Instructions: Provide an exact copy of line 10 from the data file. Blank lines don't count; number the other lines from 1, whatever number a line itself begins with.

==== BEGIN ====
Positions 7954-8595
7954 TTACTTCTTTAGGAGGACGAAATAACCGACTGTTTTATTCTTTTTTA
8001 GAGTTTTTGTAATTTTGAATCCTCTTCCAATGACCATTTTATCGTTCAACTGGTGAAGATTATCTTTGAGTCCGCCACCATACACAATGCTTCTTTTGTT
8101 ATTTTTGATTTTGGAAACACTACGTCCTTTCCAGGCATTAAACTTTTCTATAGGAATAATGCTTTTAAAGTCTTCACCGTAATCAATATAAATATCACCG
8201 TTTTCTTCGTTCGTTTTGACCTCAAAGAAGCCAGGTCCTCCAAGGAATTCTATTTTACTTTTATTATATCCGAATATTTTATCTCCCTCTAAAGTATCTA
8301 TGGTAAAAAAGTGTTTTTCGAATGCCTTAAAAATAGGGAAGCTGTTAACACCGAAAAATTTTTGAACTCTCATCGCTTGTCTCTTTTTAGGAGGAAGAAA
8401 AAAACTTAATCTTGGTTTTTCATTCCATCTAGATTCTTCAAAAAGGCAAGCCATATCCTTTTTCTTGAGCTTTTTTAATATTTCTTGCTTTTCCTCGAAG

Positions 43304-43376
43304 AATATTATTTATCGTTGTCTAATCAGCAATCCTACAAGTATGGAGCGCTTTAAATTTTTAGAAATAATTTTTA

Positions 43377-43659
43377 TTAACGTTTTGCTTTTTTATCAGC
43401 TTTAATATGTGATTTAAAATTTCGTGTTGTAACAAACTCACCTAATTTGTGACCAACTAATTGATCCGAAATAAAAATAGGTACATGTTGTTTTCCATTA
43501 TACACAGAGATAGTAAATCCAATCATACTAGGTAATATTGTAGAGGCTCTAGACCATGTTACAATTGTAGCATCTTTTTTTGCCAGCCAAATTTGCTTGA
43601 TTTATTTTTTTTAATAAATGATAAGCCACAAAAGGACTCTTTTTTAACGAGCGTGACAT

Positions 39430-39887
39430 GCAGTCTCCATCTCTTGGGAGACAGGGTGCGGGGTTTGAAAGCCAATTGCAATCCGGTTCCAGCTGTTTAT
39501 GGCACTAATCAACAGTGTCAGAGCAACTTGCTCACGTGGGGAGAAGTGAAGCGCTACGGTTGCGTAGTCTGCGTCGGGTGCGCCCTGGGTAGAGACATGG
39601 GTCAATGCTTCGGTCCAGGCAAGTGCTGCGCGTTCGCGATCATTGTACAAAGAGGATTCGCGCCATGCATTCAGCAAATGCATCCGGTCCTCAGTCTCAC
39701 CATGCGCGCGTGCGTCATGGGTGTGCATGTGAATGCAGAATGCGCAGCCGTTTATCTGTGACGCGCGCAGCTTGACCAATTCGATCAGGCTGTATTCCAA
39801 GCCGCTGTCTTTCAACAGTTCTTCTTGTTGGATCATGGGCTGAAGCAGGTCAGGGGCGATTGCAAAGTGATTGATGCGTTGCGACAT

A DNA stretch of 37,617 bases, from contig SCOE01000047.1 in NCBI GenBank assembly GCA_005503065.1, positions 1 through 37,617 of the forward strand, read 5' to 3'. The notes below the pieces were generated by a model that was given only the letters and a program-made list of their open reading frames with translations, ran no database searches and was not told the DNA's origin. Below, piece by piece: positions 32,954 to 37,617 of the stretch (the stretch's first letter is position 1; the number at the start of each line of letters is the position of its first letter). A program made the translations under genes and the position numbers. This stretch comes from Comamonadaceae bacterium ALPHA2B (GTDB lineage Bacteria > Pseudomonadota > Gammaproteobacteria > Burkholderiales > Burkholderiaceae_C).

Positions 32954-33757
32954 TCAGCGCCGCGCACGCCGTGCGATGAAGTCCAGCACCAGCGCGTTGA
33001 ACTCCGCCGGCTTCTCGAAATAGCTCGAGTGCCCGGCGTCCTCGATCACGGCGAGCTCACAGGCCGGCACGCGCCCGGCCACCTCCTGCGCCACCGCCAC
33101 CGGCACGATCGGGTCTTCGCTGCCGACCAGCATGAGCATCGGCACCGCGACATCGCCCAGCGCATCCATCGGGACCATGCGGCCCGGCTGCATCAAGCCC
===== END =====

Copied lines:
Positions 43377-43659